Showing posts from June, 2020

Eighty years ago, Hitler celebrates triumph over France in two stages but one is oddly perfunctory

Hitler celebrated Germany’s triumph over France by staging a mirror image of the 1918 armistice talks that had brought the First World War to an end in German defeat. The railway carriage in which the armistice had been signed was returned to the same spot in the same clearing in the forest at Compiègne. The procedure was almost the same: the terms were set out to the delegates of the vanquished who then signed them; there was no serious discussion. Hitler sat in the same chair as Marshal Foch had done, gloating over his defeated enemies before departing abruptly, leaving juniors to accomplish the formalities. According to the preamble to the armistice Germany was not seeking to use armistice or peace talks to humiliate France, as the allies had done to Germany at Versailles. In reality the terms of the armistice were far more severe than the 1918 edition. Germany was to occupy all of northern France including Paris and its whole western seaboard, more territory than the Wehrmacht

Eighty years ago, the Battle of France ends in utter defeat and an act of heroic resistance

After less than forty days the Battle for France came to an end with the total defeat of the allies. It was the most decisive and rapid conclusion to any conflict between major European powers of modern times. It was an utter humiliation of Britain and France, leaving left Germany dominant on mainland Europe with the dubious assistance of Italy. The French army had withdrawn from the defence of Paris, allowing the Wehrmacht to march in unopposed. The French government had fled to Tours and then to Bordeaux to escape the advancing Germans. Paul Reynaud resigned as prime minister when he was overruled by the Cabinet which wanted peace. He was replaced by Marshal Petain who immediately called for an end to fighting and opened peace talks with Germany and Italy. A short-he British side did not take it specially seriously either; the man charged with working out the details was Sir Horace Wilson, civil service right-hand man to the recently unseated prime minister Neville Chamberlain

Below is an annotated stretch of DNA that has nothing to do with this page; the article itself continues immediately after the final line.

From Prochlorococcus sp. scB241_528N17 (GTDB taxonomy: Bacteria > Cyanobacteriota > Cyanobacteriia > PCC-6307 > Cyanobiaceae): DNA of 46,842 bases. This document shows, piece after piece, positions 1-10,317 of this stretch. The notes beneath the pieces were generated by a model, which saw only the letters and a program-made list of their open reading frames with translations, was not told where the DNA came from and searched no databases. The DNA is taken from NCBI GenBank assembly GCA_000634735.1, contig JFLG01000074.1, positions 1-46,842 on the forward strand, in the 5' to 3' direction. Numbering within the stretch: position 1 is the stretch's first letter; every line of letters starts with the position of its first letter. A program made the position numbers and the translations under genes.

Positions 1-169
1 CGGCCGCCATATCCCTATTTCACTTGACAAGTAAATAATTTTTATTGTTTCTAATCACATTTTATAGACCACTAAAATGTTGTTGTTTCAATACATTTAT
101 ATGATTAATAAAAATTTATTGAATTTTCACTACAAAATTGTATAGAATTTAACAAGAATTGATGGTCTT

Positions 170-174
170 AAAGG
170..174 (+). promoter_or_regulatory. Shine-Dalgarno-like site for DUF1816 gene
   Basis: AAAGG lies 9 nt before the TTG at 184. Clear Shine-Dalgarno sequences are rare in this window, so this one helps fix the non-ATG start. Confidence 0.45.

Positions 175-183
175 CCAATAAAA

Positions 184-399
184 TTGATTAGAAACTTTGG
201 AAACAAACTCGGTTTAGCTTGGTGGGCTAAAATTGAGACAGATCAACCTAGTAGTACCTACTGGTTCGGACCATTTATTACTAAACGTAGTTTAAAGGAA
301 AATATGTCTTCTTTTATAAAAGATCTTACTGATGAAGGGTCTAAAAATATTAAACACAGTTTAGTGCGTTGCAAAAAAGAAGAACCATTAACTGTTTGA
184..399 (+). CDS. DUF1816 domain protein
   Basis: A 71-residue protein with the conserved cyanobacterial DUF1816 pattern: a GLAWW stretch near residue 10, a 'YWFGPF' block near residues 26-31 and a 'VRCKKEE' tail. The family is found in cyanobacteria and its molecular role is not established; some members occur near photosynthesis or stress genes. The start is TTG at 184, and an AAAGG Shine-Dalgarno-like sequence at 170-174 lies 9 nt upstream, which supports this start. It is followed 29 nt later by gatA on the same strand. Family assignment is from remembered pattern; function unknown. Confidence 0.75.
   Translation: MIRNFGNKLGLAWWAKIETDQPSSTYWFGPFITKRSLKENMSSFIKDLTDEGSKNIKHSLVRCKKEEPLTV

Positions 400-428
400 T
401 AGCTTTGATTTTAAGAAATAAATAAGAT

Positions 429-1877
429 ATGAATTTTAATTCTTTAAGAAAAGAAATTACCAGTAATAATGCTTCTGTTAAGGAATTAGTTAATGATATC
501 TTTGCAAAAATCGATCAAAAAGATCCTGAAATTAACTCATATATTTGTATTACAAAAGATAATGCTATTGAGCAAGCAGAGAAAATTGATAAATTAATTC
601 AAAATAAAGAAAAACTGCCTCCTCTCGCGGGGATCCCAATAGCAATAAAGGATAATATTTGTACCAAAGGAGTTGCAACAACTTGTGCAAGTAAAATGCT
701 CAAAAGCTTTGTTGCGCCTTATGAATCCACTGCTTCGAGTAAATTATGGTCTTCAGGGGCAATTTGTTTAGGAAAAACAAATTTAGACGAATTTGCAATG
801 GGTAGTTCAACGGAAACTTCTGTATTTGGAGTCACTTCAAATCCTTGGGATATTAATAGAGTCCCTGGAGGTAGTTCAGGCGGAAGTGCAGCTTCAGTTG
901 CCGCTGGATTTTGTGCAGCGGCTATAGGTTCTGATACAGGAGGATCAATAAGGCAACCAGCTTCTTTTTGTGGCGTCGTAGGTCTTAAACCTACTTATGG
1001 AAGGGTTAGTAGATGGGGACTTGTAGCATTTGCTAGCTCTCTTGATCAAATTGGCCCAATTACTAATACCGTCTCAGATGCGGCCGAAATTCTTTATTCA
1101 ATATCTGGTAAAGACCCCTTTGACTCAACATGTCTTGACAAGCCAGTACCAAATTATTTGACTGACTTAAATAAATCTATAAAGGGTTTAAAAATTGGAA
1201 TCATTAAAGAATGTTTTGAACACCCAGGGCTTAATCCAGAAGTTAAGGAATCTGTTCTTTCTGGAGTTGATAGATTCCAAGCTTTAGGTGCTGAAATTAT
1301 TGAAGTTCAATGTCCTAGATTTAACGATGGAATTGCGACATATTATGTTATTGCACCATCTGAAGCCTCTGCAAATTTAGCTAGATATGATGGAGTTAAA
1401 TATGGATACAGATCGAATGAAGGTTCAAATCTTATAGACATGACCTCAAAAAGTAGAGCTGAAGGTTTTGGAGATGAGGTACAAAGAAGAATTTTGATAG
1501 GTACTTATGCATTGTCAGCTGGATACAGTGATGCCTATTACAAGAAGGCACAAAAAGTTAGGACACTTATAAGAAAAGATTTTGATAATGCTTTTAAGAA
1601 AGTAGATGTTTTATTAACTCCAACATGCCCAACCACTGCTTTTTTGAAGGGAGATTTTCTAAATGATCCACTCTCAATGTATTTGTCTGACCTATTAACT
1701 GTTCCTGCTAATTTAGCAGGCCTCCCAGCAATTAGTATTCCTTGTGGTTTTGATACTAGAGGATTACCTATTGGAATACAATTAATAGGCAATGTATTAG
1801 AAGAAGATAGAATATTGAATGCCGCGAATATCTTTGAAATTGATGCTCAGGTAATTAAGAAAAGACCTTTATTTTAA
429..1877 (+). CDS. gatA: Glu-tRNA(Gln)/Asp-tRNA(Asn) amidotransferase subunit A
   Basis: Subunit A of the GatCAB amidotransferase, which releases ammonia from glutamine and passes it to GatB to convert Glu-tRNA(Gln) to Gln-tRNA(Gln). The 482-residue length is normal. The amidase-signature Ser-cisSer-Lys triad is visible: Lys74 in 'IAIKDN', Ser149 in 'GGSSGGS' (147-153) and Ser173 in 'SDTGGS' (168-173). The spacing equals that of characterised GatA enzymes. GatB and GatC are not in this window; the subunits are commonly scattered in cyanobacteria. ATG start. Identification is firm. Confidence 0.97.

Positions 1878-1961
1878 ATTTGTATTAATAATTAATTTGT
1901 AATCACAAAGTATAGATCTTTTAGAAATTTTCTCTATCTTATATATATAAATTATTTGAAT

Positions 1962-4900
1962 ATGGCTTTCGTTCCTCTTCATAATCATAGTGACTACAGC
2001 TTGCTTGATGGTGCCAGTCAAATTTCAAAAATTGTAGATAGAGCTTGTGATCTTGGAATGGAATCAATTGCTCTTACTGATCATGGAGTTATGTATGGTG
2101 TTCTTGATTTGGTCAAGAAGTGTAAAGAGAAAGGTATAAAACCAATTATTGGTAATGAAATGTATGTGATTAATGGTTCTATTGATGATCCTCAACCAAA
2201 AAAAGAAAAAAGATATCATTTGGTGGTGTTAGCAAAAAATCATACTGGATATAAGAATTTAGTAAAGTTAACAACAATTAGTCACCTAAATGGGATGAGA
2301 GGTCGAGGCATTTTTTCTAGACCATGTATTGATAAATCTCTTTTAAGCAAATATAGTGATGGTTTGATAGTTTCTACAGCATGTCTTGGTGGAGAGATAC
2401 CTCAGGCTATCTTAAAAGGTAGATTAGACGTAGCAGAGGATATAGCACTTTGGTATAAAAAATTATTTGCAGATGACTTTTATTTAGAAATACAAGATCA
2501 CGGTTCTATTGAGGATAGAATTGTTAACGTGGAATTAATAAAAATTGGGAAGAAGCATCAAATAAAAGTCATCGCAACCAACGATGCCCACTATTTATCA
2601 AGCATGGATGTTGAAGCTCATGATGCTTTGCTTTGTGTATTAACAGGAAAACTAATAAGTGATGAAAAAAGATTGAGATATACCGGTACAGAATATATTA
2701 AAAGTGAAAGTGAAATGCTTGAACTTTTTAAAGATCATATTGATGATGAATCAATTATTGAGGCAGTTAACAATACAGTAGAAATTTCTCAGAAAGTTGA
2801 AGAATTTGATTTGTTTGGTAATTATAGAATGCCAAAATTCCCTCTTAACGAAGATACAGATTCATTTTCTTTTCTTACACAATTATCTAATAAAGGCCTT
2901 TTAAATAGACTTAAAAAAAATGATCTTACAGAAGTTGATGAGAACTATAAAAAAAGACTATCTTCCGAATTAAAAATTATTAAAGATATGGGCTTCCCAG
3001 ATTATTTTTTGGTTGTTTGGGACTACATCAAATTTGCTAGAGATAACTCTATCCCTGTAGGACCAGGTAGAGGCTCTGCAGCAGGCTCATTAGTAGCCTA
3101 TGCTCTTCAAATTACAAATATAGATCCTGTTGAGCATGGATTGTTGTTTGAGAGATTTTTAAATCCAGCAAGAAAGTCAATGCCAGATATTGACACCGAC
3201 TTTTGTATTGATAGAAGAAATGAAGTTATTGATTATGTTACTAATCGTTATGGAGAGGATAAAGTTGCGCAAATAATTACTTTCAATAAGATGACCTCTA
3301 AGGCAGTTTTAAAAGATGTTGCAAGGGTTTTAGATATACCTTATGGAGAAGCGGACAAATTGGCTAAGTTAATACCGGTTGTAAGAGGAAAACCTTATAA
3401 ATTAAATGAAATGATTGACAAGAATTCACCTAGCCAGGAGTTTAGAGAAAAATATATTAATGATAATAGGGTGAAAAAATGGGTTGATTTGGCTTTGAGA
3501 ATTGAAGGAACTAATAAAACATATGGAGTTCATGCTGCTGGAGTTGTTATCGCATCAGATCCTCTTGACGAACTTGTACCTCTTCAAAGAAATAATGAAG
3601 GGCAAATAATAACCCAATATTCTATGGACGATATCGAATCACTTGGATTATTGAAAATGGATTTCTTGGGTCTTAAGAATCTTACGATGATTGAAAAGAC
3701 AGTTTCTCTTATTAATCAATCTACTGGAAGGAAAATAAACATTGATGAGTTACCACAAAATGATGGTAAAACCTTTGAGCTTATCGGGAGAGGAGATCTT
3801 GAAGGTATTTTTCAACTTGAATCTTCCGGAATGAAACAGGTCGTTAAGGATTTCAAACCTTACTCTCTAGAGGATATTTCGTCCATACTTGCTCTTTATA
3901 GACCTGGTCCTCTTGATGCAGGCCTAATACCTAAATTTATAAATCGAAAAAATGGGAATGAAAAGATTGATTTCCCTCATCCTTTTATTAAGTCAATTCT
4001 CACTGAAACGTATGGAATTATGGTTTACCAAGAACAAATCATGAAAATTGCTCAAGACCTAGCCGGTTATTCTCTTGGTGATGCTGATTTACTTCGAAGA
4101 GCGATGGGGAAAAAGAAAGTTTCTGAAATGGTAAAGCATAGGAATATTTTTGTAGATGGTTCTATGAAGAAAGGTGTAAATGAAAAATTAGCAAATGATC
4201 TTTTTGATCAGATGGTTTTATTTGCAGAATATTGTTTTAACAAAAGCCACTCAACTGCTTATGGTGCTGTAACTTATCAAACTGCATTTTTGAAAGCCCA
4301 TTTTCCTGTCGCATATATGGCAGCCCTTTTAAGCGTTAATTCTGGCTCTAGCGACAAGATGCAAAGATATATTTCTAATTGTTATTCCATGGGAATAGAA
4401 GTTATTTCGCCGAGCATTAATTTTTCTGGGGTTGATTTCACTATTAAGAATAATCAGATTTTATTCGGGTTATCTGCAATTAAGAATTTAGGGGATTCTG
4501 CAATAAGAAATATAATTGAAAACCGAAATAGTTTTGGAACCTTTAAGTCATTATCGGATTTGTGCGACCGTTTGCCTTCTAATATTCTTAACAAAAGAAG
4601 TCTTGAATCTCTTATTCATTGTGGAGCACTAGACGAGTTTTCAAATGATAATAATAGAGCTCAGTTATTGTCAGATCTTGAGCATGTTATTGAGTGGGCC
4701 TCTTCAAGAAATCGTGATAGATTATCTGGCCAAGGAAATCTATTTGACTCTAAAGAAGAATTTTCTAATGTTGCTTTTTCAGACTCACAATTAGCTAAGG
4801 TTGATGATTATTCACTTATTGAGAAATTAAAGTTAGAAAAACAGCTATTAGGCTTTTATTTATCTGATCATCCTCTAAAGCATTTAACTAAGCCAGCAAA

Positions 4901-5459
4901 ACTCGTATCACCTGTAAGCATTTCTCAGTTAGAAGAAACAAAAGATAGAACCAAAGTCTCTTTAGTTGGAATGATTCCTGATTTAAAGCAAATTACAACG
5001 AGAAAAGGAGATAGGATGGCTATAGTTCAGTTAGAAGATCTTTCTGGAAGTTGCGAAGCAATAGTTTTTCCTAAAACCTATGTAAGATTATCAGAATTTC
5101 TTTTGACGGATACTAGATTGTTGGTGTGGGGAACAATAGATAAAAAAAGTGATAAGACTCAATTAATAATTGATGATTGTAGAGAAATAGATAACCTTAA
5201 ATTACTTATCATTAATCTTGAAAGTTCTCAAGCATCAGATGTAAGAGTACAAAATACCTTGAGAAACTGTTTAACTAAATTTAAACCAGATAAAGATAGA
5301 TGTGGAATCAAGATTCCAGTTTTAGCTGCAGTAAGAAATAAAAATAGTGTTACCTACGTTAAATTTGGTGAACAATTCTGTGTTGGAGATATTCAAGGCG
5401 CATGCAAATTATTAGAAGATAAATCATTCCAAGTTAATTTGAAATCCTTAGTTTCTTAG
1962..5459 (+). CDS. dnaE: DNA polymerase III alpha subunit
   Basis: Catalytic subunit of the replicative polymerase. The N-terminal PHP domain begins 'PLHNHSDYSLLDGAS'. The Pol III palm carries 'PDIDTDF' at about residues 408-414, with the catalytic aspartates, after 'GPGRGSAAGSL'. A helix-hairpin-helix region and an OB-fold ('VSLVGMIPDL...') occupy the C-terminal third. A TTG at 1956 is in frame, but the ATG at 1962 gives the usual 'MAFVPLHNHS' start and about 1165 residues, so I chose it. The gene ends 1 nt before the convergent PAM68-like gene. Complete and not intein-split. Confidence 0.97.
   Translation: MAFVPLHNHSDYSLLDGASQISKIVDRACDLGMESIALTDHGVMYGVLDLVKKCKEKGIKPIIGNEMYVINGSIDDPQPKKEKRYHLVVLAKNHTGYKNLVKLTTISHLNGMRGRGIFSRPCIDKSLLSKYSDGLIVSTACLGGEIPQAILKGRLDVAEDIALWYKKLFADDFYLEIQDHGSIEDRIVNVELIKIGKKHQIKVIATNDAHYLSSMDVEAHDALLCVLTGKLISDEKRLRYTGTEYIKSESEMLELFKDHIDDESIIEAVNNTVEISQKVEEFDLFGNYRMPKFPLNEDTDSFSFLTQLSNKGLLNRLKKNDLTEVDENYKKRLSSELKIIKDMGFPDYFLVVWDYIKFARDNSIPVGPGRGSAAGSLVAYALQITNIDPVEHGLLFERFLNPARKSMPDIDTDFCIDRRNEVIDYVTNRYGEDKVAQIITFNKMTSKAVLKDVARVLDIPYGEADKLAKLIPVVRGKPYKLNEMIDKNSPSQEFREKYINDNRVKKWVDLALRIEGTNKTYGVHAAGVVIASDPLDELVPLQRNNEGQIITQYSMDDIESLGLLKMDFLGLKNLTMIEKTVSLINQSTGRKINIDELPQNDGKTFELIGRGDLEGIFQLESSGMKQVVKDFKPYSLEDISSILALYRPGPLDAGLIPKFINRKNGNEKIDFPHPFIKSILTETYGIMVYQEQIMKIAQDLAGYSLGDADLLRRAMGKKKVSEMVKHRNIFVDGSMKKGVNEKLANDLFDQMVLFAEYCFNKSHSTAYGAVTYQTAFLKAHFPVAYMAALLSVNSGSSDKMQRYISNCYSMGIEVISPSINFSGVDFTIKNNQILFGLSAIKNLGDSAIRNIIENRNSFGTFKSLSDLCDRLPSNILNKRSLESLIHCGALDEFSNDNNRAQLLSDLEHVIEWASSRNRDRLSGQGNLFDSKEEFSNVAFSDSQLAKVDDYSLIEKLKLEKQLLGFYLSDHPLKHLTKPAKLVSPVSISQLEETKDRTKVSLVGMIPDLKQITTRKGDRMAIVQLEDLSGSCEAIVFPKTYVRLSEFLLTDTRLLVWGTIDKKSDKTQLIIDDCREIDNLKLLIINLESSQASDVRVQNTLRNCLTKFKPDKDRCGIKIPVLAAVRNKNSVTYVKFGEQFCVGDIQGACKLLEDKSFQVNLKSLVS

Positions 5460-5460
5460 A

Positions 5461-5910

Eighty years ago, the battle of France is as good as lost before it's even named

Hardly had Operation Dynamo, the evacuation of British and French troops from Dunkirk come to an end when the Germans unleashed the next phase of their attack on France. Their right wing reached the Seine with relatively little opposition. In the north the Wehrmacht’s thrust toward Paris faced greater resistance but the French army was forced to withdraw across the Marne.  The French political response to the military crisis was a cabinet reshuffle. Edouard Daladier, the architect of France’s appeasement, was removed entirely. Prime Minister Reynaud brought in the then almost unknown Brigadier Charles de Gaulle as junior war minister almost direct from the battlefield. De Gaulle had been a notable advocate of armoured warfare in the late 1930s. He had also been a protégé of Marshal Petain, who, ominously, kept his place in the cabinet. Reynaud broadcast to the nation in a distinctly downbeat tone. His claim to “confidence in our arms” rang distinctly hollow. He spoke of the “ba